We have many of us grown cranky since last November: it is HARD making phone call after phone call, writing little postcards, while worrying that North Korea might actually know how to get a bomb to our neighborhood. It is exhausting watching a bully in the Oval Office, watching him abuse his staff, insult veterans, and encourage white supremacists. So we get irritable. We feel tired. Some of us get depressed.
This week I re-learned the advice of Mr. Rogers’ mother:
When I was a boy and I would see scary things in the news, my mother would say to me, “Look for the helpers. You will always find people who are helping.” To this day, especially in times of “disaster,” I remember my mother’s words and I am always comforted by realizing that there are still so many helpers – so many caring people in this world. – Fred Rogers
So, look for the caring people. BE one of the caring people – not caring about Humanity at Large but caring about the human being right in front of you, the one who is tired or thirsty or who needs a friend. As the liturgy and Masechet Peah of the Jerusalem Talmud tell us:
These are things that a person eats from their fruits in this world, and the foundation exists for the next world, honoring one’s father and mother and doing good deeds and bringing peace between one person and his friends. And Torah study is greater than all of them. – Peah, 1a, Jerushalmi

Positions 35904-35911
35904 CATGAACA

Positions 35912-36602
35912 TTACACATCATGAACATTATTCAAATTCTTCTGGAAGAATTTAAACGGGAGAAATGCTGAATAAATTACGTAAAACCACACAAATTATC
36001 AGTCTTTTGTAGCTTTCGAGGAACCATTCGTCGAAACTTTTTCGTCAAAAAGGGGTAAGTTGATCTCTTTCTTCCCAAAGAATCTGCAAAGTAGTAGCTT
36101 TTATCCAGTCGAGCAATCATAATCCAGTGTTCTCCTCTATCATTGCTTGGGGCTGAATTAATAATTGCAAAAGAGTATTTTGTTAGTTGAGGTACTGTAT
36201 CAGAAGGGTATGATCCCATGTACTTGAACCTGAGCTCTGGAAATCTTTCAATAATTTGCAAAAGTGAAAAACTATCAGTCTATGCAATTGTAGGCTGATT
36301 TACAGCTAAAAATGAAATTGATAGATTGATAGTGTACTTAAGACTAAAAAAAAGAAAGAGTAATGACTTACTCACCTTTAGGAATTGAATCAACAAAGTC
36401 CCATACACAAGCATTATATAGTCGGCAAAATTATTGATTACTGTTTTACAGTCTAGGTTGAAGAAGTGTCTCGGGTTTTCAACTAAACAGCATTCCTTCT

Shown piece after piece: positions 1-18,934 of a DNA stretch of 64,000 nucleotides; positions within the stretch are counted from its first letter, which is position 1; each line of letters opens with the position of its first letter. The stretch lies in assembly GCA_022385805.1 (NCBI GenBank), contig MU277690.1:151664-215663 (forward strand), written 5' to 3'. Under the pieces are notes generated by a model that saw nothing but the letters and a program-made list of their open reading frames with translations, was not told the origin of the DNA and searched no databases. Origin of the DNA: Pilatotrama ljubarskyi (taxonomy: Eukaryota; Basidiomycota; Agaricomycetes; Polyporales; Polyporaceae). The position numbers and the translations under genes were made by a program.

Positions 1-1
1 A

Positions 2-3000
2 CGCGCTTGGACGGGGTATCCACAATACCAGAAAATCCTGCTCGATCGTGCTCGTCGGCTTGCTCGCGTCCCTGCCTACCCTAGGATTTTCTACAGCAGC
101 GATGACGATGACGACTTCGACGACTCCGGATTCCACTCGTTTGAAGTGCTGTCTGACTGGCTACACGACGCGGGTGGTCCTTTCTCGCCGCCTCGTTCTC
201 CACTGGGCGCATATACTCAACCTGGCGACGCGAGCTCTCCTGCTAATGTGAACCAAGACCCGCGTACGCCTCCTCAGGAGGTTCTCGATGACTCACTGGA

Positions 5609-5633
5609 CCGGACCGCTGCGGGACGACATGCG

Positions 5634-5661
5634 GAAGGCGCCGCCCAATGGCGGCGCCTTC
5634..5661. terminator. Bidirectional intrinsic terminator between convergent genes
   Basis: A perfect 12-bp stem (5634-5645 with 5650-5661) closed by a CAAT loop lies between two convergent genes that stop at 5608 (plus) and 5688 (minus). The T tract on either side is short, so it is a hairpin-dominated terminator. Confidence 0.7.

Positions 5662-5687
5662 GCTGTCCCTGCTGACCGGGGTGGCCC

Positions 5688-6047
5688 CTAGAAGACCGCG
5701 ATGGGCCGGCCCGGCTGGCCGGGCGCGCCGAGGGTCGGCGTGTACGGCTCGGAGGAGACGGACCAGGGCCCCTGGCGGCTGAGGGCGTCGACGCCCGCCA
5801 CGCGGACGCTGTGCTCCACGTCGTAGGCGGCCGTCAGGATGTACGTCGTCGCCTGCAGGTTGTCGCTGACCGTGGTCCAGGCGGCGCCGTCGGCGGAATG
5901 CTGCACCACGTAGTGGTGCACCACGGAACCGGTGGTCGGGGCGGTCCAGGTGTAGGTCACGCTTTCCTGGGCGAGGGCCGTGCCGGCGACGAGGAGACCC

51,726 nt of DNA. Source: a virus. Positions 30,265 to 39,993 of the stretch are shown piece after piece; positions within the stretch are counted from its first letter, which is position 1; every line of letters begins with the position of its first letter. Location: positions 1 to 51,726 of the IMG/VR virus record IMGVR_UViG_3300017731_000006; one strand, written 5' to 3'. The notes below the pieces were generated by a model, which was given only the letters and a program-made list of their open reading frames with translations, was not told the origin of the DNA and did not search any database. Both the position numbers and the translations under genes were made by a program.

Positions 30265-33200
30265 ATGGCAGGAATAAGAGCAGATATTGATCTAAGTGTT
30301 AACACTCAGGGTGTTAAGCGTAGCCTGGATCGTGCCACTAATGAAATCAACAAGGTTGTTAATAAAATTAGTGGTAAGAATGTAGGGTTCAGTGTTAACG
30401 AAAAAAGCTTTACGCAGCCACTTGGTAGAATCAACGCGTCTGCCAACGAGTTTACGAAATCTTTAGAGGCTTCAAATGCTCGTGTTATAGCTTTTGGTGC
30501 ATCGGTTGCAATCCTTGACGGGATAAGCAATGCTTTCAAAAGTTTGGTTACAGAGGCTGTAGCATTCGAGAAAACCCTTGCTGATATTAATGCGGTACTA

5 thoughts on “Survival in A Tough Time”
Reblogged this on One Day at a Time and commented:
Coffee Shop Rabbi (a.k.a. Rabbi Ruth Adar) expressed feelings and ideas I share in this post I re-post on my own blog today.
I wish I had written what she wrote: her words mirror those that struggled to form in my own overwhelmed mind.
When the only thought that comes to mind is “disaster”, I want to stay strong and helpful. I want to use my personal powers of being alive and able.
Doing one good deed at a time.
Even if that one deed is to continue publishing one blog at a time.
One of the things I do in these times, is read your posts and contemplate the teachings. It is a blessing. Thank you.
Thank you, drgwbrown – your readership and your kind words mean much to me.
Thank you for steering between the very real tragedies and the very necessary hope. It has been a tough time for my family (as you know). Those who were burned out are stripped of all their belongings. Those who are trying to help feel that we can’t begin to give them back all that they have lost. There are lots of tears. But as you point out, people have been kind. So many givers, so many helpers, so many hugs, texts, emails. Little notes that remind us that we have not been forgotten. A better time will come, God willing. It’s almost too scary to say that. But surely we will recover.
Dawn, I know this has been an awful time. This is an especially daunting challenge – some people will talk about “just things” but there are a hundred losses to be mourned. More than anything, listening without judgment, being present to them, and taking time off when you need it will get you through.
Your family is and will remain in my prayers.